Four more corrections officers were charged Thursday in a January assault on inmates at the state’s only women’s prison, bringing the total number facing criminal penalties to eight in an incident that spurred lawmakers to call for the head of New Jersey’s prisons to resign.
While the state attorney general’s criminal investigation continues, there is no word on when an “expedited” independent review of the incident at the Edna Mahan Correctional Facility in Hunterdon County, which left one woman with a fractured eye socket and another with a concussion, will be completed.
In the wake of the attacks on Jan. 12, dozens of legislators have called for the resignation or removal of Corrections Commissioner Marcus Hicks, but Gov. Phil Murphy so far has said he supports Hicks and is awaiting the results of a review by former state comptroller Matt Boxer. In response to a reporter’s question during Wednesday’s COVID-19 briefing, Murphy said he had “no update” on the conclusion of Boxer’s review.
“I’ve used the word expedited,” Murphy said. “It is a little bit tied up with the fact that the attorney general is also in the process of an investigation. So that is a reality.”
Punches and pepper spray
As part of his continuing investigation, Attorney General Gurbir Grewal announced charges against four senior correctional police officers who were allegedly involved in the forced cell extractions of at least two women. Both women were punched during the extractions and one was pepper-sprayed. State law enforcement officials have called the use of force that evening excessive, unnecessary and in violation of state Department of Corrections policy.
The four charged with official misconduct and aggravated assault are Jose Irizarry, 37, of Paterson; Courey James, 31, of East Piscataway; Gustavo Sarmiento Jr., 27, of Maywood; and Tara Wallace, 35, of Somerset. All are senior officers and all are accused of either aiding and abetting the assaults or failing to prevent them, as well as failing to report the unauthorized use of force against a prisoner. The misconduct and assault charges carry prison terms of five-to-10 years.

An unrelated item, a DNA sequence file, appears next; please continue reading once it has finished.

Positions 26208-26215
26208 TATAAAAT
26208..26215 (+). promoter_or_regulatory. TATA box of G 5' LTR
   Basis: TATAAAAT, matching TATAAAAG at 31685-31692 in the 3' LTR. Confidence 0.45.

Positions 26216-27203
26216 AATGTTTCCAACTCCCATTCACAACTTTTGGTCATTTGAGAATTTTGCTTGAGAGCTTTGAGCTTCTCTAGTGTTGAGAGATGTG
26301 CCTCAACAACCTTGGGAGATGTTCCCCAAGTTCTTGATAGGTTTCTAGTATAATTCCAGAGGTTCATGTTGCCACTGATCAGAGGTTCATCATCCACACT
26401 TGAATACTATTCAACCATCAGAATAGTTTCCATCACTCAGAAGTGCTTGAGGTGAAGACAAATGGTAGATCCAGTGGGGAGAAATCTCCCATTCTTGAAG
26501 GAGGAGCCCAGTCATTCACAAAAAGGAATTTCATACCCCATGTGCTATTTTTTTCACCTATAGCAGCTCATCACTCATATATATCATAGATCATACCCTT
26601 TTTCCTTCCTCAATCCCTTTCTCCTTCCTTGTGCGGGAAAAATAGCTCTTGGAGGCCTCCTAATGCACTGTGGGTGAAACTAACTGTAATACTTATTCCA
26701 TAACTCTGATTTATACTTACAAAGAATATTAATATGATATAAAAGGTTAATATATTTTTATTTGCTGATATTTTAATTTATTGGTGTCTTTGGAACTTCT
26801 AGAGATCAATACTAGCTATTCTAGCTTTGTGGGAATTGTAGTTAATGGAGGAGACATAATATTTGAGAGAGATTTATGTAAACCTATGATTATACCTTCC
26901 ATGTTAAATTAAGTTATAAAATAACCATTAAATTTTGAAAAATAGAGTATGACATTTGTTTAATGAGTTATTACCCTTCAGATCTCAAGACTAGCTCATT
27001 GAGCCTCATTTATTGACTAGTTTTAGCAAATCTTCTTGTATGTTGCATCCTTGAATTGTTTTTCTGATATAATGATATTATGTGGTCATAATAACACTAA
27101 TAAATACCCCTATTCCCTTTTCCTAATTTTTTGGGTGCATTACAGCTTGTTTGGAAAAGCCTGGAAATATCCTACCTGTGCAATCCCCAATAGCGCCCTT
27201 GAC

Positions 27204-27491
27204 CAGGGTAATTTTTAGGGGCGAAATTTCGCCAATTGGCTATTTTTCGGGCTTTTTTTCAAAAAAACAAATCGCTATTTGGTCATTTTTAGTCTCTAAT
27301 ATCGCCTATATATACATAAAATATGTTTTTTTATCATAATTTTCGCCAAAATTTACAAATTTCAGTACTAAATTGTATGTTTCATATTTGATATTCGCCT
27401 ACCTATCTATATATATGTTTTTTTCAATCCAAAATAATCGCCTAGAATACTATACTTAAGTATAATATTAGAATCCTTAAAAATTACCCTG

“The alleged actions of the defendants during these heinous attacks on inmates were completely unconscionable — whether they inflicted harm or stood by and allowed others to do so when they had a duty to intervene,” said Thomas Eichler, director of the attorney general’s office of public integrity and accountability.
Pounded by 28 punches
According to law enforcement accounts, two extraction teams set out to remove two women from their cells in the Restorative Housing Unit at Mahan shortly around midnight on Jan. 12. One woman complied and was handcuffed but was still punched, leading to the fractured eye socket. The other did not comply and was pepper-sprayed, pinned against the wall and punched 28 times in and around her face, leaving her with facial injuries and a concussion.
The first three arrests of corrections officers came Feb. 4, with a fourth following three weeks later. Grewal has said more than two dozen officers at Mahan were involved in the extraction efforts. More than a dozen guards and other staff reportedly have been placed on administrative leave.
These assaults are only the latest problem at the troubled institution. Since 2015, eight other correctional police officers have been charged with sexual assault at the state’s only women’s prison. Arrests in 2018 led to an investigation by the U.S. Department of Justice and a report earlier this year found that conditions at the facility violate prisoners’ civil rights. While the state was reportedly working with DOJ officials on a settlement agreement last summer, no final agreement was ever reached.
Lawmakers looked at this latest incident as well as past problems in state prisons along with their growing concerns over the way Hicks is implementing some policies and called for his removal. The Senate last month passed without opposition a resolution urging Hicks to resign or be removed. A bipartisan resolution in the Assembly seeks to impeach Hicks.
And several lawmakers, including Sen. Majority Leader Loretta Weinberg (D-Bergen) have said they are planning to introduce legislation that would create a new public advocate’s office with investigatory power to help protect inmates and people in other state-run facilities.